There's evidence that New York's famed magnet schools--Stuyvesant, Bronx Science, etc--do not improve outcomes for the students who attend them. If you look at the marginal kids who just barely made the cutoff on the entrance exams, and compare them to the marginal kids who just barely missed getting in, there's little difference.
Consider it your daily reminder that when it comes to education, good outcomes are not the same as great teaching. The most reliable way to amass impressive alumni is to screen for impressive freshman. But at the policy level it's more important to identify institutions that are unusually good at helping people learn, not institutions that are unusually good at screening.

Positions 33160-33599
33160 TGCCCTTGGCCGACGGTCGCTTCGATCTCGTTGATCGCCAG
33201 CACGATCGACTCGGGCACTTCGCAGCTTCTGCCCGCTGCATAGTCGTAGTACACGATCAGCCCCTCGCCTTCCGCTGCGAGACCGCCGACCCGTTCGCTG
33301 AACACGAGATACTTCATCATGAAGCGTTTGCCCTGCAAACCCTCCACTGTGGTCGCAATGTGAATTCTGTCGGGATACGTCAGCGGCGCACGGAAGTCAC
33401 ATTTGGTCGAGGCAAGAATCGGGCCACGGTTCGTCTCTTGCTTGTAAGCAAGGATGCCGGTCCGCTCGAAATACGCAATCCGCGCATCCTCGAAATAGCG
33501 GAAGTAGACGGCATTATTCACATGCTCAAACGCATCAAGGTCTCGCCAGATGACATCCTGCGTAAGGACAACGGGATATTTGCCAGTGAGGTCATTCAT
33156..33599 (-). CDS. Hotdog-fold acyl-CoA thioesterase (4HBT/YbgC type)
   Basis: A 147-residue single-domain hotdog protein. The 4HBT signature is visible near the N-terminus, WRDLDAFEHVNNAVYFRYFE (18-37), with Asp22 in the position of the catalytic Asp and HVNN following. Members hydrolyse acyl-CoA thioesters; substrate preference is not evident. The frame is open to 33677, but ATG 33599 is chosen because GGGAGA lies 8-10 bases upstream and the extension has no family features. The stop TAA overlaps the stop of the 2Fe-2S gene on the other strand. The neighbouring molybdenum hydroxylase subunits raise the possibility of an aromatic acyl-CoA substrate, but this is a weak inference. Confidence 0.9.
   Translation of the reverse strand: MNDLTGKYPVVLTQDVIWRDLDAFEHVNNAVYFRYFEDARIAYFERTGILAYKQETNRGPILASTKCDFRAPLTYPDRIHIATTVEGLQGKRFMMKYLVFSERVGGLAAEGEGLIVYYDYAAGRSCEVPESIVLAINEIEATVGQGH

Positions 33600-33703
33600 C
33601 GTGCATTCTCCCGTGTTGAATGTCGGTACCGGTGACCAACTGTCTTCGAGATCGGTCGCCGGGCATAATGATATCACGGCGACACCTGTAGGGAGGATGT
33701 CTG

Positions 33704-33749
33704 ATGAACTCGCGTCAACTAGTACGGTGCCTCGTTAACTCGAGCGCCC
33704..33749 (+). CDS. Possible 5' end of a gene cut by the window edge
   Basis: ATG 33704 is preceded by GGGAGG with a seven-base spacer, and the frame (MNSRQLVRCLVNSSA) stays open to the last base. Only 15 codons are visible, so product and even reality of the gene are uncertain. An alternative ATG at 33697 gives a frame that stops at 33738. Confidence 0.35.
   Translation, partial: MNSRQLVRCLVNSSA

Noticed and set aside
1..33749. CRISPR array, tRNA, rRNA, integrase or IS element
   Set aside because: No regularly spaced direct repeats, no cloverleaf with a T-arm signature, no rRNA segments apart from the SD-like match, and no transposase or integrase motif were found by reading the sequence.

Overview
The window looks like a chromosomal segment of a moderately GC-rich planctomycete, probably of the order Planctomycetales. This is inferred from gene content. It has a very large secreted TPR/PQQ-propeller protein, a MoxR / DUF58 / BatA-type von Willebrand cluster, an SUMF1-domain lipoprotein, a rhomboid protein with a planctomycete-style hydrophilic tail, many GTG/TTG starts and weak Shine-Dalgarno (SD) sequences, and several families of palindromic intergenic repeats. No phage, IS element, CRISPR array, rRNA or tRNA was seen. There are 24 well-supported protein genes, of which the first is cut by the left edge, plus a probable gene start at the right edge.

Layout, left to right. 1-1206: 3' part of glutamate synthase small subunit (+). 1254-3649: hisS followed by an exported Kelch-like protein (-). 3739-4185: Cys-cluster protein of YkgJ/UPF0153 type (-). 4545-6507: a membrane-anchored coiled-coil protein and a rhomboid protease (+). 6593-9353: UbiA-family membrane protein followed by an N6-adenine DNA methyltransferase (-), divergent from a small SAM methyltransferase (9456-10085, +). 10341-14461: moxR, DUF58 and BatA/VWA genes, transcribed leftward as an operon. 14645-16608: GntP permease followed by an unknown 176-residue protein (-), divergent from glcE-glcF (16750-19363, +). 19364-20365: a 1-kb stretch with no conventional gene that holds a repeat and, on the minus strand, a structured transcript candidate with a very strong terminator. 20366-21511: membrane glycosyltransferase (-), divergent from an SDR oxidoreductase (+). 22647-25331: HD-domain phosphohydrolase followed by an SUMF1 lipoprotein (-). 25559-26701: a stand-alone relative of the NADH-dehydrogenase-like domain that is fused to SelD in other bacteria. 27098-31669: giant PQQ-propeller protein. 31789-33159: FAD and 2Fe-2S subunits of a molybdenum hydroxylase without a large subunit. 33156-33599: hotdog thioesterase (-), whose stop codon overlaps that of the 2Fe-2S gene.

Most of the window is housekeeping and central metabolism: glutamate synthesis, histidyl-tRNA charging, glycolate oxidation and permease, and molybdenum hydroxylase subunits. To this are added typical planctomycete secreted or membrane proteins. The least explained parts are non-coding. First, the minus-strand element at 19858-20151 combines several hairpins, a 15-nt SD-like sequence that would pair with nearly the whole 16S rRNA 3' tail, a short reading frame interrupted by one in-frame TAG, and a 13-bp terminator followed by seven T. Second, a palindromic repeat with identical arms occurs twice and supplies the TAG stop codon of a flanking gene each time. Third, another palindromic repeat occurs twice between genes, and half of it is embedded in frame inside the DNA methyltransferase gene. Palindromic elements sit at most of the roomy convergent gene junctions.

This doesn't mean that schools don't matter at all. For starters, there are almost certainly threshhold effects--Stuyvesant is about as good as the sort of high school that the kind of kids who can get into Stuyvesant usually attend. Most of those kids are probably not coming from the South Bronx.
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